When the sentence for Andrea Yates' killing her five children was announced, most of the media reported it as a life sentence and some noted that she would be eligible for parole in 40 years. In reality, Andrea Yates can be freed at any time by any present or future Texas governor for any reason, including wanting to court the feminist vote by commuting her sentence or issuing a pardon.
The point here is not that Andrea Yates received too light a sentence. Perhaps she should not have been convicted in the first place, as columnist Charles Krauthammer -- a former psychiatrist, but by no means a hired gun -- has argued. The point is that the sentences handed out in courtrooms are not the sentences actually served.
What is the point of lying to the public about sentences? Apparently some believe, brushing democracy aside, that the benighted masses need only be mollified with words, while the anointed control what actually happens.
Time off for good behavior is one of the ways of reducing the sentences handed out in courtrooms. But does the fact that someone behaves himself behind bars indicate that he will behave himself after being released back into society? If he behaves well behind bars, why not let him stay behind bars until he serves out his sentence?
Parole is even more of a shot in the dark. How can anyone imagine himself capable of predicting what another human being will do, in circumstances wholly different from those in which he currently lives while imprisoned? Anyone so self-infatuated as to believe himself possessed of such clairvoyance about strangers is the last person to be trusted with the power to risk the public's safety on such guesses.
Probation is another exercise in deception and self-deception. To speak of a probation officer with scores of probationers as "supervising" them is to take wishful thinking to new highs. So-called "supervised" furloughs from prison are another dangerous gamble behind the public's back.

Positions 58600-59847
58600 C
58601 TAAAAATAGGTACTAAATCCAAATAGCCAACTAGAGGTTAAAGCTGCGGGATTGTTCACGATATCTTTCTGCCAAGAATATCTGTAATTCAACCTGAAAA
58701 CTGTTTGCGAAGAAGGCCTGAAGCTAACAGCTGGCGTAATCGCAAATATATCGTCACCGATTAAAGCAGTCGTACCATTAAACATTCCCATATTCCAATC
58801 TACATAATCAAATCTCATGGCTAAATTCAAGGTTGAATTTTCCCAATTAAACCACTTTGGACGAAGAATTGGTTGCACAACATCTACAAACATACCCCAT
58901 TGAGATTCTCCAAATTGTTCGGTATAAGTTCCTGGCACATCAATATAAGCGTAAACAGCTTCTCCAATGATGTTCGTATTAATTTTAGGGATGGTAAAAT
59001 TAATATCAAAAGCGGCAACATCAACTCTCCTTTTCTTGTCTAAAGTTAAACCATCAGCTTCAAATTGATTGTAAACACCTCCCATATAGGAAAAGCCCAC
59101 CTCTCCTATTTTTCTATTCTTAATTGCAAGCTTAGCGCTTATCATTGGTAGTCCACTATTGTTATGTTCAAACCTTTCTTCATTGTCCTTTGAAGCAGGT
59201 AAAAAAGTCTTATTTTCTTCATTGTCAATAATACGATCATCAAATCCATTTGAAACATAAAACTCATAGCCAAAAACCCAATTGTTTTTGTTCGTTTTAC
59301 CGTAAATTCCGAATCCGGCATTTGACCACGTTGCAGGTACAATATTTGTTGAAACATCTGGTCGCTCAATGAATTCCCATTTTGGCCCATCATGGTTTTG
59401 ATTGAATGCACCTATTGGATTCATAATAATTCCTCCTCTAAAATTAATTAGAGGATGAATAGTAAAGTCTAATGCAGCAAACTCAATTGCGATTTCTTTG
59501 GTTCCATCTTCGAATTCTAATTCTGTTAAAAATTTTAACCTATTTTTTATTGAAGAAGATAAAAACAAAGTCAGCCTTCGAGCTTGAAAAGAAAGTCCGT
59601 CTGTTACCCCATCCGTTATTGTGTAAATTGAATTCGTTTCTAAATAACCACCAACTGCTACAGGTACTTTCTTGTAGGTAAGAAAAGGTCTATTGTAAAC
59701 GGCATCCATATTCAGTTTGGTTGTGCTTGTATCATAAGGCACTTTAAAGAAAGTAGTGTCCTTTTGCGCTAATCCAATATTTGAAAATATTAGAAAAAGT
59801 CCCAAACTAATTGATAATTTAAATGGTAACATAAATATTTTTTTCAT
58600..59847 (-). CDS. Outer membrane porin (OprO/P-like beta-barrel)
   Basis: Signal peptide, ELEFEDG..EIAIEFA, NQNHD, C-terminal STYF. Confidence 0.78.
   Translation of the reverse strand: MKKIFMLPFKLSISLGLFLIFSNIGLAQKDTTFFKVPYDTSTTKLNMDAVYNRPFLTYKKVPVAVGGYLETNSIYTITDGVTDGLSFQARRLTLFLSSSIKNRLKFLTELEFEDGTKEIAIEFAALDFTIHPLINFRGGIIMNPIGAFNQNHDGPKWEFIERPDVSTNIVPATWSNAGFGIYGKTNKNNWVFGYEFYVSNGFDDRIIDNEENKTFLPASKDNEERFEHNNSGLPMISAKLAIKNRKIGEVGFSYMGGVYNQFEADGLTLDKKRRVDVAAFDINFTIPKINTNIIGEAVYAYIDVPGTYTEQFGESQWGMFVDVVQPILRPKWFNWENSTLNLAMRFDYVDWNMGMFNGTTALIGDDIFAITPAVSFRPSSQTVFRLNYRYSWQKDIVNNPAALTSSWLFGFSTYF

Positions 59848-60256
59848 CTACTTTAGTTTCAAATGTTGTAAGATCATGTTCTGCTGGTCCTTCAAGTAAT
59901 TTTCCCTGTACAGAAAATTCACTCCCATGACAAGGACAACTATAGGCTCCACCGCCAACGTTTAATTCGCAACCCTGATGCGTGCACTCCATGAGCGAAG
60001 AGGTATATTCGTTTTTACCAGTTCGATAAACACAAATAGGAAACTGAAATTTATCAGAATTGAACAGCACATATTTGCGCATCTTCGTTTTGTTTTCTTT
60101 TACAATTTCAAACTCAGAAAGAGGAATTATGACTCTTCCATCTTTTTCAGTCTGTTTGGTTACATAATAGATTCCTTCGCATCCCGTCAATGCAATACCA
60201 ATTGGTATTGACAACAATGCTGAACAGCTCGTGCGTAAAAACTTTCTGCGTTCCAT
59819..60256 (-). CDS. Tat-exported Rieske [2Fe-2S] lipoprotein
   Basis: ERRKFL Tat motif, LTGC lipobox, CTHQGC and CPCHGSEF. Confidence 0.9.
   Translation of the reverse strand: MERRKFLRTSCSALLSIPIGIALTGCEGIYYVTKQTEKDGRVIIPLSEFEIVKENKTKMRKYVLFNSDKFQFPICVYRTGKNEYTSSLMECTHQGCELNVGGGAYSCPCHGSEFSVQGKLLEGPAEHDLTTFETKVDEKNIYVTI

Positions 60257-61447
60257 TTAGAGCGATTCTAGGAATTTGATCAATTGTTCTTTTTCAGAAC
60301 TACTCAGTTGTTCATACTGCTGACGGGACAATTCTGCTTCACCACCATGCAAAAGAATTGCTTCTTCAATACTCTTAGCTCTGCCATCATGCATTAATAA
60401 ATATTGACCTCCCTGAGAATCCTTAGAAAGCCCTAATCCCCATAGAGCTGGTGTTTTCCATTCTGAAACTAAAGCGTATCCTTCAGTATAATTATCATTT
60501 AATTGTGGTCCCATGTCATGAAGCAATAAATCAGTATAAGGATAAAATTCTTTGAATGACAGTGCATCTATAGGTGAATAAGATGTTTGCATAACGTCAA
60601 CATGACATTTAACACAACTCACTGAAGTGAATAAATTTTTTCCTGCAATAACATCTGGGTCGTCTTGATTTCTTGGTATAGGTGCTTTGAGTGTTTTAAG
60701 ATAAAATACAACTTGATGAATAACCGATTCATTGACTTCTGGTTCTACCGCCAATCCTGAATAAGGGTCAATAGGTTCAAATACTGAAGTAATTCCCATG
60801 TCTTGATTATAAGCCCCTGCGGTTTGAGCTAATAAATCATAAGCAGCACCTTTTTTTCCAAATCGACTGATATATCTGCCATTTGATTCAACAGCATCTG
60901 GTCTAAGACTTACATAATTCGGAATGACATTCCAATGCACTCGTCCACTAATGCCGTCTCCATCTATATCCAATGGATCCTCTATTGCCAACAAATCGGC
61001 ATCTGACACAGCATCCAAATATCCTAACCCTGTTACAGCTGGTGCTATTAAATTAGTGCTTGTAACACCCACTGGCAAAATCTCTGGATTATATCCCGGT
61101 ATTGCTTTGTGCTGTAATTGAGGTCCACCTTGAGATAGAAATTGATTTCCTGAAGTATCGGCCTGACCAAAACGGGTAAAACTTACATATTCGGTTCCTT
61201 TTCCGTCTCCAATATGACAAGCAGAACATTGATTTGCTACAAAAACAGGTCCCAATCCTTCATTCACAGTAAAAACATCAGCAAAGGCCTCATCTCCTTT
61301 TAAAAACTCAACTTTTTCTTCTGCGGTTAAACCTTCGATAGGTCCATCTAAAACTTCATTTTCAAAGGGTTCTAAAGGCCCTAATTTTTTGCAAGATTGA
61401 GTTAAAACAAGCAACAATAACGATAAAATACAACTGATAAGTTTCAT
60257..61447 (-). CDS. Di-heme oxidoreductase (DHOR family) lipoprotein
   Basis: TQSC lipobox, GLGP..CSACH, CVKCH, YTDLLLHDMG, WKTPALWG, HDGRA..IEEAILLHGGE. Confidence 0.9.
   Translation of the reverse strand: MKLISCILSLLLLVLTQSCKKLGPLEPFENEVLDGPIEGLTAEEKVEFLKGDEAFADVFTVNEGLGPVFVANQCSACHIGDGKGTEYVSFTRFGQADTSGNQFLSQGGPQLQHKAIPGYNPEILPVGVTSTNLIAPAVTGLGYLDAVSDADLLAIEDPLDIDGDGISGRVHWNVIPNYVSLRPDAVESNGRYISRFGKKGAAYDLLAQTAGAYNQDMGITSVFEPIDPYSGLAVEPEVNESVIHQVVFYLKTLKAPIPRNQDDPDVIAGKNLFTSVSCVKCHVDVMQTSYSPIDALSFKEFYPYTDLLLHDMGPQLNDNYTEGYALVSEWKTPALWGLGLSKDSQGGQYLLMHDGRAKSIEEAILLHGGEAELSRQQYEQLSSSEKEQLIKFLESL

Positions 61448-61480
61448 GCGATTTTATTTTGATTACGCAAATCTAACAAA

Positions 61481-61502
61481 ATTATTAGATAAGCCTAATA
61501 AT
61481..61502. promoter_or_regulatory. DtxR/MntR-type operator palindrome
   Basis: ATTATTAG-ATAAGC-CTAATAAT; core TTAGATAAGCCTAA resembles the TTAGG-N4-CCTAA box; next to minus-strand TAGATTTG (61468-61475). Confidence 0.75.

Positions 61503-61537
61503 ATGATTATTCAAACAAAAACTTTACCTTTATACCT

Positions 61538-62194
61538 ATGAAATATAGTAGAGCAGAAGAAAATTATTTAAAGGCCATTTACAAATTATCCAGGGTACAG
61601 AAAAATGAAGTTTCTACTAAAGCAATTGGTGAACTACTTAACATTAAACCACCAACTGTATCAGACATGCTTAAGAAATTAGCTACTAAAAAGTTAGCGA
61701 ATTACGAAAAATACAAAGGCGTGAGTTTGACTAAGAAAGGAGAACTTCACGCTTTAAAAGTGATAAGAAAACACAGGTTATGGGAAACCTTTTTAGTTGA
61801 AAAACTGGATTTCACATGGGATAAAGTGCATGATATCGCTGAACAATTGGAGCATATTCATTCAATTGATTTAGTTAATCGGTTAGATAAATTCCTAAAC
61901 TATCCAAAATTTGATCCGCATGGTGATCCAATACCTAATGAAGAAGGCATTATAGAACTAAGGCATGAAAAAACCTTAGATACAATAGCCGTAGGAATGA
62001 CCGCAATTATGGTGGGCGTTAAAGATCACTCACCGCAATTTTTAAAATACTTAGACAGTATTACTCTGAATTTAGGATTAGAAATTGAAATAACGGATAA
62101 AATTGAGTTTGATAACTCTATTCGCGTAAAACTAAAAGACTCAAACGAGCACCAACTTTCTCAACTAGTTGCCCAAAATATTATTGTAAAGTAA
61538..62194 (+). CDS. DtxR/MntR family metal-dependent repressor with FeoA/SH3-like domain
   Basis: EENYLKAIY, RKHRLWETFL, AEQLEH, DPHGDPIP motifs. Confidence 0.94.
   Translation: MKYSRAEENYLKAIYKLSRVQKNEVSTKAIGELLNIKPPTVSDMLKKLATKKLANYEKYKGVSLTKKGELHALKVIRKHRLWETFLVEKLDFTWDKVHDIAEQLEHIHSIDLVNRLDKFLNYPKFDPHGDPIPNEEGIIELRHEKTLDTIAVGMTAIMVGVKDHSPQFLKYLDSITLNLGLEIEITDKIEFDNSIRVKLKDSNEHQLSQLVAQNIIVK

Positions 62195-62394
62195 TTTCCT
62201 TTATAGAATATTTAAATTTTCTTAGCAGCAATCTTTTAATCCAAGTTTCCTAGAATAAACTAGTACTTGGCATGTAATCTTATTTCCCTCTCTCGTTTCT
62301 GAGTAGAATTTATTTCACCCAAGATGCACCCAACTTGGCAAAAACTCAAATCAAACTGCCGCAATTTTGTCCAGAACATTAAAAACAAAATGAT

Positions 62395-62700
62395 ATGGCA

Victims of probationers and prisoners on furlough include those who have paid with their lives for the optimism of "experts." But those who turned them loose do not even pay the price of being personally identified as having made these disastrous decisions -- and so can keep on making more disastrous decisions with the same unruffled confidence as ever.
Considering what detailed statistics are kept in sports - you can find out how many times Ty Cobb hit into double plays 80 years ago -- it is truly ironic how few records are kept on those who make decisions that can cost other people their lives. Perhaps that is because the payoff matters in sports, while in much social policy what matters is that people with power keep it -- and conceal any information that would threaten their theories.
If we ever think as seriously about the criminal justice system as we do about sports, many of the words and practices of today will disappear. Think about the notion that convicted criminals' sentences should vary according to whether they do or do not "show remorse." Should sentences vary according to acting ability? Or according to whether judges are self-infatuated enough to imagine that they can read minds and hearts?
In a crowded court system, with career criminals out walking the streets awaiting trial, why are cases allowed to drag on while time is taken up with claims about some convicted murderer's supposedly unhappy childhood? There is no childhood happiness meter for any of us and seldom are records sufficiently detailed or reliable for anyone to have any confidence in assessing how happy or unhappy some stranger was, decades ago.
Why is time taken up in court by having widows or other family members testify about their feelings of pain and loss because their loved one was killed? Don't we already know that? Isn't that one of the reasons for laws against murder in the first place?
This is not even counting the time wasted by frivolous lawsuits in civil cases where, at minor or even zero personal cost, someone can impose huge costs on other people and even larger costs on the legal system as a whole, not to mention the loss of public confidence in the law. We have a long way to go before we think as much, or as rationally, about our legal system as we do about